Friday, September 07, 2012

Ohio Secretary of State apologizes for trying to stifle early voting

By Stephen C. Webster/Raw Story
Ohio Secretary of State John Husted said in court documents filed Friday that he’s really, really sorry for refusing to allow early voting preparations in Ohio, and promises not to do it again unless another court gives him permission.
That was the result of Judge Peter C. Economus’s ruling Friday, which concluded a hearing that saw Sec. Husted rebuked by attorneys for the Obama campaign in a stinging victory over Republican voter suppression efforts.
“Plaintiffs will suffer irreparable injury if in-person early voting is not restored the last three days before Election Day, and there is no definitive evidence before the Court that elections boards will be tremendously burdened,” Judge Economus wrote. “Certainly, the public interest is served by restoring in person early voting to all Ohio voters.” He added that letting all Ohioans have access to early voting meets the standard of keeping voting “uniform, accessible for all, fair, and secure.”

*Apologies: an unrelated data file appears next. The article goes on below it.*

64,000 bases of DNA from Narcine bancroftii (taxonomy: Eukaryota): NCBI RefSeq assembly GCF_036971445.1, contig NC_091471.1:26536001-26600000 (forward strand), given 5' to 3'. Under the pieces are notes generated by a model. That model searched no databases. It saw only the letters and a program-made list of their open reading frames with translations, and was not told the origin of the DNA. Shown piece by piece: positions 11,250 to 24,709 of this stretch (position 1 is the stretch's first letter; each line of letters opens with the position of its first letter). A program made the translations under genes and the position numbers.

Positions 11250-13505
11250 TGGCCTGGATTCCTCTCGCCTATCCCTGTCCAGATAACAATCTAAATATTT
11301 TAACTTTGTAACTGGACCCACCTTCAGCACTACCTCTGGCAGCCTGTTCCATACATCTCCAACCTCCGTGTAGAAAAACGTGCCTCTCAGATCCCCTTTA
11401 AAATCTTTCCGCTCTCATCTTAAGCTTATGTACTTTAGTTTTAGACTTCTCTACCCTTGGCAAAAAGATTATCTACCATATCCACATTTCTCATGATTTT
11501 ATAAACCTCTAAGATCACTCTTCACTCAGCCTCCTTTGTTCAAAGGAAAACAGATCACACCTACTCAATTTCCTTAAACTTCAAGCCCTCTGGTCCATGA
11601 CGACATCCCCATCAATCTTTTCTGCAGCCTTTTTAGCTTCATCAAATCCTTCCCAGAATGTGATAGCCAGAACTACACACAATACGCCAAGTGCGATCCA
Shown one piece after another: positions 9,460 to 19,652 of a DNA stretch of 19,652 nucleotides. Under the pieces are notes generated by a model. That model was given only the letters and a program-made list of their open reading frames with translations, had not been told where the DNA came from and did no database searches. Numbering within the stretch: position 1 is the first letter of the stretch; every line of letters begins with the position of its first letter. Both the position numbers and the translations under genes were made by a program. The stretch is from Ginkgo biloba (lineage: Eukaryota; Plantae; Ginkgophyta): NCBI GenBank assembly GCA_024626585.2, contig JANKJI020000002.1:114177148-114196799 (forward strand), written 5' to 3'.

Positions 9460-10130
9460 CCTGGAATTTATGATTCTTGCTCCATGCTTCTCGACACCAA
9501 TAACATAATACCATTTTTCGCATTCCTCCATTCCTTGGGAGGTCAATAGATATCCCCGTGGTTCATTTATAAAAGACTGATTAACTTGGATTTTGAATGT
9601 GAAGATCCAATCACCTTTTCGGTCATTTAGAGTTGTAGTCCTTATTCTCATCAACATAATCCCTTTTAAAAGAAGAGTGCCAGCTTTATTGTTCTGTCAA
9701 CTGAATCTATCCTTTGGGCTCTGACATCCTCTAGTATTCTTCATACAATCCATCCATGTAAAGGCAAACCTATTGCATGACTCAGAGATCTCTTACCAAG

Those last words are what Husted typically says when justifying the state’s odd struggle with early voting, which he’s moved to shut down for three days leading up to the presidential election. Judge Economus ordered Husted to restore early voting in a ruling issued last Friday, but Husted sent a memo to staff saying he would not comply with the order until a pending appeal could be resolved.
Reacting to Husted’s defiance, the judge ordered him to personally appear in court next week to explain himself. That apparently got his attention. Husted’s attorneys insisted on Friday that he immediately rescinded his earlier memo, effectively allowing Ohio elections officials to move forward with early voting preparations.
“The Secretary’s intention was not to create a stay of this Court’s Order,” Husted’s attorneys explain in a court filing obtained by the Election Law Blog. “The Secretary intends to pursue his differences with this Court’s judgment only through the expedited appeal process put in place by the Sixth Circuit Court of Appeals. To the extent that Directive 2012-40 could be read to imply any different compliance disposition, the Secretary apologizes to the federal district court for creating that misimpression”.

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